Fear is a personal battle that I am determined to master. I would say overcome but this study has helped me to understand that fear isn’t something that can be overcome. Rather, it is something we must all understand and learn to navigate.
My greatest achievements were accomplished, not in the absence of fear, but because of it. Still, at every crossroad, I have to work harder than most to overcome the urge to act out of rational fear at the expense of the fear of God.
Standing alone, fear is neither good nor bad. It is simply the result of the human decision-making process. However, certain variables can turn functional (good) fear into dysfunctional (evil) fear.
Irrational fear is always dysfunctional. It is the type of fear that involves no contemplation of one’s perception. Since God created us to be intelligent beings, not thinking always leads to dysfunction. Still, there is a stage in every person’s life where thinking rationally is not possible. In infancy and early childhood, this holds true. So, fear has a maturity component to it.
Examples of irrational fear can be found in purse clinching at the sight of a black man, some police-involved shootings, and monsters under the bed or in the closet. These are fears where the individual acting hasn’t rationally thought about what they perceive and how or if they should respond.
This form of fear is often evident in certain hate, supremacy, and political groups.
It’s also prevalent in political propaganda. For example, citizens of certain countries are inspired to hate citizens of other nations based on fear mongering. Such as labeling an entire culture as terrorists, cannibals, rapists, or violent criminals.
With irrational fear, the victims of fear mongering don’t consider such things as the fact that all the people in their own culture do not share the same ideals and values, so why would any other culture?
Fear says nothing about rather or not the person had something to fear, but that they did not think rationally about it.
Think about it… Some women who clinch do get robbed, some officers who shoot do get killed, and sometimes there really is something or someone in the closet. These facts are irrelevant to the rationality of fear. Fear only has to do with what we do in any given situation and why we do it and it’s rationality only addresses rather or not rational thought is employed and acted upon.
The second type of fear is rational fear. When we perceive something, then rationally contemplate what we have perceived and how to respond, then act on it. This action is the end product of the rational fear process.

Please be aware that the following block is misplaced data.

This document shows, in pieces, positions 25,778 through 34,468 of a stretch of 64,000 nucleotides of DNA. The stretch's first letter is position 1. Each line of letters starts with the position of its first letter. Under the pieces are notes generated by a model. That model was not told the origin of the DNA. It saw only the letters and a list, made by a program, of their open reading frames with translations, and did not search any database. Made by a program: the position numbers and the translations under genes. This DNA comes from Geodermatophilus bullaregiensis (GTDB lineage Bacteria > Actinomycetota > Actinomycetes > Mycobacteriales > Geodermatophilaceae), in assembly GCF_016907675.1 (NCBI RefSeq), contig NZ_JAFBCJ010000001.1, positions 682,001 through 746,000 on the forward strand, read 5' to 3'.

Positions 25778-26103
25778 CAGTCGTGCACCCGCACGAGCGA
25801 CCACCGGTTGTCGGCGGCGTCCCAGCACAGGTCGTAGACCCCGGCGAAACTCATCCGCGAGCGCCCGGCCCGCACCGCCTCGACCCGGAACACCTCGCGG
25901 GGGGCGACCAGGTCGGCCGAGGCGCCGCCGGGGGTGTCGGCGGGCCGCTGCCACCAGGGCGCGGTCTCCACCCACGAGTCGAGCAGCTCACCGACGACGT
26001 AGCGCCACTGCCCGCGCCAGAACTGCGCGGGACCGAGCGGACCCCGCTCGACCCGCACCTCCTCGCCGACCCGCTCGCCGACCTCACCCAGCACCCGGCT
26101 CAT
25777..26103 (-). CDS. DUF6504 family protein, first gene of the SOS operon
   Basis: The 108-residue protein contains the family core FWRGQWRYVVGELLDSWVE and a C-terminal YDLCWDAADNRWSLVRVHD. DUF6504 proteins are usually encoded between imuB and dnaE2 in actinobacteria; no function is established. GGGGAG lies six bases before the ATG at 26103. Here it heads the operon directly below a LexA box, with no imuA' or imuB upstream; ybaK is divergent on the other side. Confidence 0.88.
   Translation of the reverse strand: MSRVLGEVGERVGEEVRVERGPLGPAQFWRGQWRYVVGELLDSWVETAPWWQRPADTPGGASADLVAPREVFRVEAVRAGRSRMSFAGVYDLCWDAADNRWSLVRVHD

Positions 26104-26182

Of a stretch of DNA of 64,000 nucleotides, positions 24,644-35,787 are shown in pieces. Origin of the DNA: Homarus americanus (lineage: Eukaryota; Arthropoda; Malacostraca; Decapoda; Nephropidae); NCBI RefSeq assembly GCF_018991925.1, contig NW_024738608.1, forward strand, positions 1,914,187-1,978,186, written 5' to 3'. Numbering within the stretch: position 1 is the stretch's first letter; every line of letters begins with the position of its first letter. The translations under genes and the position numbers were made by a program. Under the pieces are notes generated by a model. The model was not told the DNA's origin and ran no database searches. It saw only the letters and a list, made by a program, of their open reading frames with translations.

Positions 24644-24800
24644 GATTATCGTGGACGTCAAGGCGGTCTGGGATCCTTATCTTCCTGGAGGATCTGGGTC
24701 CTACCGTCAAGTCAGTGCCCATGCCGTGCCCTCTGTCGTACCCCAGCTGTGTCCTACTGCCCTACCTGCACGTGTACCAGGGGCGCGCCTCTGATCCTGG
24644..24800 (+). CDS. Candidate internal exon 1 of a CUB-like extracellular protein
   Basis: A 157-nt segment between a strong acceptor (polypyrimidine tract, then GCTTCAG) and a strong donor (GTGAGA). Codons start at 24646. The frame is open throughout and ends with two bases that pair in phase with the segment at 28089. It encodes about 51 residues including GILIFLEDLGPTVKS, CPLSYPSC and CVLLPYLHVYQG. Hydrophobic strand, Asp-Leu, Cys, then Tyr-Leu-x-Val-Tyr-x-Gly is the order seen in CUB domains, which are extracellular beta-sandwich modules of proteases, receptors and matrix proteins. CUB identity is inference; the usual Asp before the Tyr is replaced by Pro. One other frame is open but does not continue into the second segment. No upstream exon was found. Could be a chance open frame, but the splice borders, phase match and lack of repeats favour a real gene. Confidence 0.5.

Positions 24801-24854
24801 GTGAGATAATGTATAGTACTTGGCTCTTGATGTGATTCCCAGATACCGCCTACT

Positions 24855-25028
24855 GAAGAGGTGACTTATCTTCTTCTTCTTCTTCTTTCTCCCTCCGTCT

Rational fear begins developing during early childhood and continues to develop throughout our lives. It is mostly, if not solely, based on self-preservation. The term “self” is used loosely to also include loved ones.
Examples of this type of fear is a purse clincher who realizes what she’s done and thinks it through… “Hmm it’s the middle of the day, I’ve walked past 50 black men today, I walk here all the time and no one has ever snatched my purse, I have nothing of value in it that cannot be replaced… Okay, I will not clinch my purse. ”
A police officer might consider “The individual is following all instructions, he or she appears to be going to work, there are kids in the car, I’ve stopped 50 people today and none shot me. I will not aim my firearm at his or her head. ”
A person who thinks theirs a monster might consider “Monsters are not real, my house is locked and secured, the alarm would have gone off if there was an intruder. If I grab a bat and go look, I can get some sleep. Okay… I’ll go look. ”
These are rational fear processes that usually result in rational and reasonable fear responses. Sometimes, however, it is rational for a woman to clinch her purse if she’s experienced purse snatching. And it would be rational for a police officer to shoot an unarmed person if he was recently shot at by a suspect whom he did not view as a threat. It would also be reasonable for a person to think there was something in the closet if in the past there actually had been.
Both irrational and rational fear are natural at certain stages in our personal and spiritual development.
The Fear of God